Image description: The bridge of sighs at Hertford College, Oxford.
Oxford University has recently announced two new access schemes which aim to encourage academically talented students from disadvantaged backgrounds to apply for, and thrive at, Oxford. These follow other recent developments in Oxford’s access work, such as an expansion of the successful UNIQ programme, and also follows Cambridge University’s new ‘clearing’ system for high-achieving students.
‘Opportunity Oxford’, based on a scheme currently run at University College, offers students with an offer to study at the University support in the form of a two-week residential programme before the year starts as well as study support at home. The University has pledged to offer this for up to 200 students in coming years. The other programme, ‘Foundation Oxford’, is based on LMH’s successful foundation year scheme, and will allow up to 50 of the most disadvantaged students with applications that need strengthening to undertake a year-long subject course at Oxford with the view to going on to complete a full undergraduate degree.
These schemes come at a time when the access spotlight is on Oxford; the official admissions report left much to be desired in terms of access to the University for disadvantaged students, and reports in the media from figures such as David Lammy have brought Oxford and its access work to the forefront of educational equality discussions.
However, the issue of access is far more complicated than simply what Oxford is doing to help. What is particularly difficult is assessing the extent to which universities can and should do. Many of the barriers to access begin early on in a student’s education, and, particularly for state-educated students, this is something which is under the control of the government.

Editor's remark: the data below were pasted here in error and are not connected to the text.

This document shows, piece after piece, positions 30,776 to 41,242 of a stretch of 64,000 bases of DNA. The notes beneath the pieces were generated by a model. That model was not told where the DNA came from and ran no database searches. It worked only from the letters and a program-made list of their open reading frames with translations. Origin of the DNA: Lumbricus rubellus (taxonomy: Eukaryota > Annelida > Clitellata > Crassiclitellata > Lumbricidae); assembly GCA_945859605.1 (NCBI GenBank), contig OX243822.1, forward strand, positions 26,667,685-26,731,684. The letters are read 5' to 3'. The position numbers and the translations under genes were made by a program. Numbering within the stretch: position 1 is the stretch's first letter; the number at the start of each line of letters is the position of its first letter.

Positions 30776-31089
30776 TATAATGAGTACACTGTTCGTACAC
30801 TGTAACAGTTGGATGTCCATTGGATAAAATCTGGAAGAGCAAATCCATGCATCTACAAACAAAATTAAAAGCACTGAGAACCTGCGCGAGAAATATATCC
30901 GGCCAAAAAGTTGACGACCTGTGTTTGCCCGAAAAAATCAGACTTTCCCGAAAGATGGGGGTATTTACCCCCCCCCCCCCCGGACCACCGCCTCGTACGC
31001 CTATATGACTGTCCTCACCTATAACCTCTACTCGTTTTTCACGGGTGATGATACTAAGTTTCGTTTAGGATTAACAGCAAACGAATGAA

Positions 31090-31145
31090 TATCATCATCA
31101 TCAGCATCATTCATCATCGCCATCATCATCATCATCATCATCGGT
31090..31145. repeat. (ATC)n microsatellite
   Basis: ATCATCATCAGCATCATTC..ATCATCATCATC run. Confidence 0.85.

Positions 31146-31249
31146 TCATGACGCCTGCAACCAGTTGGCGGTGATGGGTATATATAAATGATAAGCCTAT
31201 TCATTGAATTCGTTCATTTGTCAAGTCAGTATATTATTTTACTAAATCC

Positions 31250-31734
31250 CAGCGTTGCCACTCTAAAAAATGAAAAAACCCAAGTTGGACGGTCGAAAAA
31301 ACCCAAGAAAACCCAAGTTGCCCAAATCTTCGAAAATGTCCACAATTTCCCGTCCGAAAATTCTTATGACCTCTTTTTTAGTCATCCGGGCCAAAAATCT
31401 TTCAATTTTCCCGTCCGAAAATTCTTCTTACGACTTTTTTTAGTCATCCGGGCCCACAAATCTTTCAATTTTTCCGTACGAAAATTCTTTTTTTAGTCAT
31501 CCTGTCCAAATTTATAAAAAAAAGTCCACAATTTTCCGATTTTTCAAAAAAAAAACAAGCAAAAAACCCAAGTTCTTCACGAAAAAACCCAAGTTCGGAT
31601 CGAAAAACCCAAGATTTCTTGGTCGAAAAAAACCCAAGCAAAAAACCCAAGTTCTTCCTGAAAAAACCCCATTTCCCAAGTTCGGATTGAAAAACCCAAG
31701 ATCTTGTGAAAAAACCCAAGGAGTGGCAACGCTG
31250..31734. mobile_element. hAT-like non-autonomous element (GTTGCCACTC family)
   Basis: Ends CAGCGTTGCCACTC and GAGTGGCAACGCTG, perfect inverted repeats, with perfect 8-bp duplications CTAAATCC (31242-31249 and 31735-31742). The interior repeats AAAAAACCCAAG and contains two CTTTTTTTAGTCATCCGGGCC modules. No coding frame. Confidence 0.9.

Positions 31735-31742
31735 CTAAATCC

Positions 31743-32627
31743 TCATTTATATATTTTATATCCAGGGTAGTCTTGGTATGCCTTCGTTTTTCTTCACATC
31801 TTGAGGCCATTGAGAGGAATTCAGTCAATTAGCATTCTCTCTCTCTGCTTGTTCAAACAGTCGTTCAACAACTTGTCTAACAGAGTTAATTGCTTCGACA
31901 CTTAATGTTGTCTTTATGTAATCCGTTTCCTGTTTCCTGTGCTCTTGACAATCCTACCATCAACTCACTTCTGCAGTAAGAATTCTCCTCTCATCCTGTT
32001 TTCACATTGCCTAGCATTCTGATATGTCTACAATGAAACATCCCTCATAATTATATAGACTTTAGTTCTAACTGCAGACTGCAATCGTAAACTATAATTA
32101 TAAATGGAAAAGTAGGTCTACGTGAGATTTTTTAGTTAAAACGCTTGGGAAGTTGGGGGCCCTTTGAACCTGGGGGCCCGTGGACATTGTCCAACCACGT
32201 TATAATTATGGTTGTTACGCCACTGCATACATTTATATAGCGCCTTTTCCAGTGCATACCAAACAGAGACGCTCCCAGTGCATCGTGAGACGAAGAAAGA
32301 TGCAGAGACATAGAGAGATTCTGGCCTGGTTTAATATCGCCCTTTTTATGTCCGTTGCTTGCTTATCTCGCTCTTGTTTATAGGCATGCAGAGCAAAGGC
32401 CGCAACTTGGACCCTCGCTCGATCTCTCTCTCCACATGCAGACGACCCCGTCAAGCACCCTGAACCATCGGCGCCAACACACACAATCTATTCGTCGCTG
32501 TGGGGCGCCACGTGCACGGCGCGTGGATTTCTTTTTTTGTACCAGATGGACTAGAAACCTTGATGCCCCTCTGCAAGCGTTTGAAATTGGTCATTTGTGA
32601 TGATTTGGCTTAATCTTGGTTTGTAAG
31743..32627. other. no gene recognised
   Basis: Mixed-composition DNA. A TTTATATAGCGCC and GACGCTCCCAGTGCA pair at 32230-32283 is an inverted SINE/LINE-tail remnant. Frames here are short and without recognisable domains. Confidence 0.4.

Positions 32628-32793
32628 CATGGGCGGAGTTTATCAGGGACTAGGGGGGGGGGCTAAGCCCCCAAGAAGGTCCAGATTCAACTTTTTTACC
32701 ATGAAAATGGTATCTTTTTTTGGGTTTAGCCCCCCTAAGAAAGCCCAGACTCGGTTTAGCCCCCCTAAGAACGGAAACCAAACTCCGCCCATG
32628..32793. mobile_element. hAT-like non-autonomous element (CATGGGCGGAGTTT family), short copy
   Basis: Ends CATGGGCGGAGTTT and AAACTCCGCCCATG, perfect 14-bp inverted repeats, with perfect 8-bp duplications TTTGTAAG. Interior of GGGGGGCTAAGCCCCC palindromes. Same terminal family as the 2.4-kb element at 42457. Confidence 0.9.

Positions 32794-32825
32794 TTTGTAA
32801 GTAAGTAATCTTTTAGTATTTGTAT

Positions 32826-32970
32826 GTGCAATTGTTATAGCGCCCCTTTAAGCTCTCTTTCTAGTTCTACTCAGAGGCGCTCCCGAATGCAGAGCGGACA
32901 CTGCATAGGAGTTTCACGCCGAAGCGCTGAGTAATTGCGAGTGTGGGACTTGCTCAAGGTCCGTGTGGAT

What the new schemes do, however, is make bridging the gap between a deficient education system and university easier. The schemes will allow those who may have trouble making a competitive application, achieving and making an offer, or who have issues with the rigorous academic strain of Oxford University to feel more secure in their applications and courses. It is encouraging to see Oxford understanding that, whilst there may be outside factors before a student applies to Oxford that affects their application or ability to receive an offer, there is more that the University can be doing to support those who do make offers and those who are already enrolled.
More will always need to be done for access to address the large disparities in Oxford’s access statistics, but ultimately the University is not lying idle.
The caveat behind these schemes is that there needs to be an initial application to Oxford in order for students to be selected for the schemes. This, therefore, does not address a large issue which Oxford has, namely getting disadvantaged students to put in an application in the first place. This is something which, admittedly, stems from wider issues to do with educational equality. Schools need to be given the resources and funding to ensure that they are able to support students, from encouraging them to apply, all the way to writing a competitive application. Unfortunately, this is something which the universities have less control over, and which the Government ultimately needs to address.